“Nothing much, was chatting with my granddaughter”, replied my grandmother.
“What was the grandmother-granddaughter duo chatting about?” she inquired laughing.
“She was asking me how women used to dress up in the olden days”, replied Dadi.
“Then you must have told her about our slippers, the kind of chappals (slippers) we both used to wear,” she laughingly responded.
“Oh, I forgot about those!”, expressed Dadi.
“No worries, I’ll tell her about that. Am I not her grandmother too? My dear, come here”, she called me out. “Your Dadi forgot to tell you about how the chappals were made in those days. Let me tell you. When we would go to the forest, we would pluck the taati, which is the fruit of the Malu (Bauhinia vahli) tree. We would make a hole in the skin of that fruit and remove the rope from the Bhimal tree and sew it through the taati fruit and wear it. Did you understand?”, she explained.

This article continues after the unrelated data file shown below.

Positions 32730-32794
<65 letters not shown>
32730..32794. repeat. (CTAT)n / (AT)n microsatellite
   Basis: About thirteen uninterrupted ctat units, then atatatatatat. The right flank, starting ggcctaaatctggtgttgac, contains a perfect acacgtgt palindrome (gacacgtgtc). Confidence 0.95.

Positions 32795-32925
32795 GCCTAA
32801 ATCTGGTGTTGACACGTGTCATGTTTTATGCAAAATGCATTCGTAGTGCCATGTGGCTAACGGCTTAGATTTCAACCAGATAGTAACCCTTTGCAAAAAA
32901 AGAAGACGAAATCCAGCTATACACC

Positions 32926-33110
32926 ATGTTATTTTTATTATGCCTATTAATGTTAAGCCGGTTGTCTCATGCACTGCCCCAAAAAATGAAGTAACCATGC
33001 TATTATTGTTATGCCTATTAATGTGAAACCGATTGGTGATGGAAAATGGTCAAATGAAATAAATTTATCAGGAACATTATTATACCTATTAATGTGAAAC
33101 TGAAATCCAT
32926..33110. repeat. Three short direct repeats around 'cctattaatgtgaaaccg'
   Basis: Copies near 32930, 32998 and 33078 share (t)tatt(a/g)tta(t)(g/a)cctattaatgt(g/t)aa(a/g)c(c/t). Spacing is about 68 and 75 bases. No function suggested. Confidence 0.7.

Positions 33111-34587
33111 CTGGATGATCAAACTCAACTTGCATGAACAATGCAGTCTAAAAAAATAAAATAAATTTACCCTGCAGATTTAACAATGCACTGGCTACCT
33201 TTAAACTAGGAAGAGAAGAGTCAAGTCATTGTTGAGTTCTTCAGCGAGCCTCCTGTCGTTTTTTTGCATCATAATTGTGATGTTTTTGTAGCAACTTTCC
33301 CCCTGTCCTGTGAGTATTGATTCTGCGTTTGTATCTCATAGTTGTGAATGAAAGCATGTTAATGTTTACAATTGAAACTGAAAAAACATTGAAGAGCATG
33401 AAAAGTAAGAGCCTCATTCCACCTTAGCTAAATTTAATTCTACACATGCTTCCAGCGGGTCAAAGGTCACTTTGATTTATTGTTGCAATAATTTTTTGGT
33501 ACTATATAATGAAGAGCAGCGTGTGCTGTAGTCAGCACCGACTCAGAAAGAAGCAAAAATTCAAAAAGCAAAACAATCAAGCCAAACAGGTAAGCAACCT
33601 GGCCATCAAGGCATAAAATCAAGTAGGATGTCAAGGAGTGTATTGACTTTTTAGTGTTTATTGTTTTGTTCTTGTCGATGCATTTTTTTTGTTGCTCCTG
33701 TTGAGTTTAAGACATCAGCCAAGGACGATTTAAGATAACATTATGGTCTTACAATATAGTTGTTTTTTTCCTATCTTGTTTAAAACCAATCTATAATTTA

In the evening, we drank tea there and continued our chat. They both shared many stories about the forest to which I paid complete attention and out of excitement I collected the fruit of Malu tree and kyade. As they continued their talk, I made a pair of slippers for myself. When we were walking back home, Dadi asked, “How do you feel now?” I replied that since morning it felt like there was a stock of questions hovering over my head and now that I have found some answers, the load has been lightened. We reached home and mother had arrived too. On seeing mother I felt like a thirsty person who has found a sea of sweet water. Mummy had brought a lot of things from the market including accessories and things for dressing up, and I was happy to see them. But my mind again drifted, thinking about the natural things that were used during Dadi-Nani’s times. Later, mother got busy cooking dinner and Dadi and I started having fun. I started talking to Dadi as if she was my friend.